CVS Draws Criticism Over Anti-Tobacco Copay Plans
Having won praise earlier this year after it stopped selling tobacco products, the pharmacy chain is now drawing criticism from independent pharmacy groups over new copay plans that, according to the groups, discourage people from filling prescriptions at pharmacies other than CVS.
Earlier this year, the pharmacy giant CVS Health won plaudits from the medical community for its decision to stop selling cigarettes in its stores.
But the decision, which leaves roughly $2 billion in yearly revenue on the table, comes with a follow-up move that’s drawing mixed reviews. The company recently announced a new plan through its pharmacy benefits-management division, Caremark. If implemented, it would require consumers to pay higher copays at pharmacies that sell tobacco products. Because Caremark provides prescription drug programs for many employers and unions, this change could have wide effects, and consumers who go to competing chains such as Walgreens could see additional copays of up to $15 per prescription.
CVS says that the new policy, which will launch in early 2015 with the city of Philadelphia as its first client, was driven by customer requests.
“Following our tobacco announcement, some of our clients—large employers—had begun speaking with us about a tobacco-free network,” CVS spokeswoman Carolyn Castel told the Chicago Tribune. “In that circumstance, there would be a more favorable copay in the tobacco-free network versus if a plan member … chose to fill at a pharmacy that did sell tobacco.”
But the move nonetheless drew criticism from associations in the pharmacy space, with some groups saying the strategy helps CVS and hurts small-scale local pharmacies. Critics say that the plan creates confusion in the marketplace for consumers looking to avoid large copays.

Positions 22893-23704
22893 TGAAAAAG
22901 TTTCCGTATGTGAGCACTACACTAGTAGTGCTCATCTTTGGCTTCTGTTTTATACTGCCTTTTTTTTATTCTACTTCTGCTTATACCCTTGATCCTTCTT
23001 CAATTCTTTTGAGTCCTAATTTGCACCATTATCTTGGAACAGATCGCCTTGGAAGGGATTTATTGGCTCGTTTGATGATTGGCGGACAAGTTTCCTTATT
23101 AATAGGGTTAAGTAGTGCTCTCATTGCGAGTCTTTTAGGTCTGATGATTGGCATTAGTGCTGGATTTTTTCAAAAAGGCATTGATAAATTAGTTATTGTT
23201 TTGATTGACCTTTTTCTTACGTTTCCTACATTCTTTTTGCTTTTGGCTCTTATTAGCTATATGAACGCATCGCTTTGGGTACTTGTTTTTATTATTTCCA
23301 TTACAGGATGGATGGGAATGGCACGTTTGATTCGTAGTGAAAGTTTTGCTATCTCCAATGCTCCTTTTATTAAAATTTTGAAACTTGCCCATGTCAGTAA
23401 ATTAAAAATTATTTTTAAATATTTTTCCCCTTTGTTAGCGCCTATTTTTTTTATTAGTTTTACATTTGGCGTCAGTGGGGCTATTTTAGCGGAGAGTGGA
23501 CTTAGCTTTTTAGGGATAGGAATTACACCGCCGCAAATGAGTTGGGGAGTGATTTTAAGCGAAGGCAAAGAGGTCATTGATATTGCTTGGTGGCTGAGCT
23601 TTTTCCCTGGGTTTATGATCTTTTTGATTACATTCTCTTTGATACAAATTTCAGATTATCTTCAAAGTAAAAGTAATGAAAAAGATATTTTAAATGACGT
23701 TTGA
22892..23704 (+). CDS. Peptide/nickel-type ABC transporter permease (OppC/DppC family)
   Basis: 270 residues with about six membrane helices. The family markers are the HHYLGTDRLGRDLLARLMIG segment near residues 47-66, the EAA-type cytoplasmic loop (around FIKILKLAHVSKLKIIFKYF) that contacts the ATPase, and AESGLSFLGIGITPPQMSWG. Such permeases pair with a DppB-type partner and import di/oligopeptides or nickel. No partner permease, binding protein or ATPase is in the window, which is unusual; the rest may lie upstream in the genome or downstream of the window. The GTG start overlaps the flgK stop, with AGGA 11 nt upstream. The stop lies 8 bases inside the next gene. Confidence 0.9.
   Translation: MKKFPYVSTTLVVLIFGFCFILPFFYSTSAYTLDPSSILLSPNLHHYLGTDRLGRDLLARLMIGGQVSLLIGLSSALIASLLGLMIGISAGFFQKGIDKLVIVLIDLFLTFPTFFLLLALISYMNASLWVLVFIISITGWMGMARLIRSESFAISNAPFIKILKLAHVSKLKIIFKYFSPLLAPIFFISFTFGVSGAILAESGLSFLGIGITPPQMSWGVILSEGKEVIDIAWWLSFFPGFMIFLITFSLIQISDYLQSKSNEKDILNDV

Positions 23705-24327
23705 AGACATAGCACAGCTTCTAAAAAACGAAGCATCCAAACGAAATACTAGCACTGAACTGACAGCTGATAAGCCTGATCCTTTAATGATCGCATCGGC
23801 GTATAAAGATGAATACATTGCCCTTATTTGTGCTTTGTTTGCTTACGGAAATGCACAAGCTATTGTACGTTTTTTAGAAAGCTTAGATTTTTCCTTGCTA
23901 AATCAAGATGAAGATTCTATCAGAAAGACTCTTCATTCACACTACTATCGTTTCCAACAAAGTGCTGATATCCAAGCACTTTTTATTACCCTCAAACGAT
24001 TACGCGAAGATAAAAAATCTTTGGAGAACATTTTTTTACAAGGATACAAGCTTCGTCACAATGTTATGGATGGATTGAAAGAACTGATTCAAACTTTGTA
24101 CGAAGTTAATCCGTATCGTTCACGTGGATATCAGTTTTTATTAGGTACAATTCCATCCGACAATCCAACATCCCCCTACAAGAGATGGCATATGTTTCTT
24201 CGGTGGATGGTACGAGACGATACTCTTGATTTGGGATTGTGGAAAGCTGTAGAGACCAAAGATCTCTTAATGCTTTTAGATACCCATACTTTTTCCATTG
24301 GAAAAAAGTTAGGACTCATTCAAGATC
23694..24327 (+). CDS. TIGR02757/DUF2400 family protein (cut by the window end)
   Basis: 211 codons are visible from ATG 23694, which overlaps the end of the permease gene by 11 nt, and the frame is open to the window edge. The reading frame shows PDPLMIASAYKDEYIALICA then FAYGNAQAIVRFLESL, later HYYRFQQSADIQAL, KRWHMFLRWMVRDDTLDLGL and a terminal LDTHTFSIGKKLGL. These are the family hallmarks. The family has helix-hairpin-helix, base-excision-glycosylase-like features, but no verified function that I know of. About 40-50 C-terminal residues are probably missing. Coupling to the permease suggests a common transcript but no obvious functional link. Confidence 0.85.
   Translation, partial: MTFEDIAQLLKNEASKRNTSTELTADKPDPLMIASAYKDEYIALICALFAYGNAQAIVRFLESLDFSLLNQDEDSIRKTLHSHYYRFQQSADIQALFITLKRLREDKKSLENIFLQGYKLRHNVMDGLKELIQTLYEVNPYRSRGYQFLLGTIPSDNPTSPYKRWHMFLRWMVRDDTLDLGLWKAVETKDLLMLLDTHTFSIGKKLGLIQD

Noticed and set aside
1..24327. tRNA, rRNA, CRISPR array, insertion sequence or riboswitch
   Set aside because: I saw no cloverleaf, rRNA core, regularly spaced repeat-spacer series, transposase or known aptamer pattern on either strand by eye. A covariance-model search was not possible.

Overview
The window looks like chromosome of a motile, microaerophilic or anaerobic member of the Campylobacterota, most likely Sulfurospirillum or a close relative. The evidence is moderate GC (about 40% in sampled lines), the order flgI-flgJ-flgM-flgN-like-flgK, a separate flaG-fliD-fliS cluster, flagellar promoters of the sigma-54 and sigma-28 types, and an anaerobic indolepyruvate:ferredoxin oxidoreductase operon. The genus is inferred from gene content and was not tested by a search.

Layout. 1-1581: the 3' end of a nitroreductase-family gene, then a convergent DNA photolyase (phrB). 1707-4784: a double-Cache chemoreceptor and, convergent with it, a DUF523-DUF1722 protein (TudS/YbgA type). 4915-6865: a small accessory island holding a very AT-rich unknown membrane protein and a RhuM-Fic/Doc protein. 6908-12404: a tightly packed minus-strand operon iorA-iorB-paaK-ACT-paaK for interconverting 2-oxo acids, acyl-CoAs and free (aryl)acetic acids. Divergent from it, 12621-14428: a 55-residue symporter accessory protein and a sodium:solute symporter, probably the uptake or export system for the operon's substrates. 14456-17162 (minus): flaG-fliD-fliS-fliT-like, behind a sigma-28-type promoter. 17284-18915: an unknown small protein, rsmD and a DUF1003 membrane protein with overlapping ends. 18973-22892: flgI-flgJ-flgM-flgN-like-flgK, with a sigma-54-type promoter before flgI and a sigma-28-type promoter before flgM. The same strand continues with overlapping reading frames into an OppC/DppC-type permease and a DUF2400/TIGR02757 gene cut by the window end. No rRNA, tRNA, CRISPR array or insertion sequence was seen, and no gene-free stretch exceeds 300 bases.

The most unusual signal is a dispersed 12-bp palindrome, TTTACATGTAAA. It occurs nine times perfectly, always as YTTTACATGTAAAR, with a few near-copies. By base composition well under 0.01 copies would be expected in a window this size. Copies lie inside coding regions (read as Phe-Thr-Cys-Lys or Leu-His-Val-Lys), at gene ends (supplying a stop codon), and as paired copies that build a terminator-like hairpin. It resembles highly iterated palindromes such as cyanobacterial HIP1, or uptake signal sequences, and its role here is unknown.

An “Unfair” Strategy?
The National Community Pharmacists Association, for example, suggested that the move paints other pharmacies inaccurately.
“Nearly all independent pharmacies have not sold tobacco products for years, even decades,” NCPA spokesman John Norton told the Tribune. Caremark “should inform consumers of that so they can choose between independent and other qualified pharmacies on a level playing field.”
John Giampolo, president of the Independent Pharmacy Alliance of America, Inc., agreed, telling the Wall Street Journal [subscription] that the strategy constitutes an “unfair competitive practice.”
“Consider a local pharmacy that hasn’t carried tobacco for years, but the consumer may not know whether the pharmacy participates or not,” Giampolo said. “So a consumer may go to a CVS pharmacy to save the $15. An independent pharmacy may have to scramble to do their own marketing.”
While CVS emphasizes that it will eventually release lists of qualifying pharmacies, the controversy echoes other claims of anticompetitive conduct since the company acquired Caremark in 2007. In the past, the Federal Trade Commission has targeted CVS because of complaints that it used Caremark to drive consumers to its stores.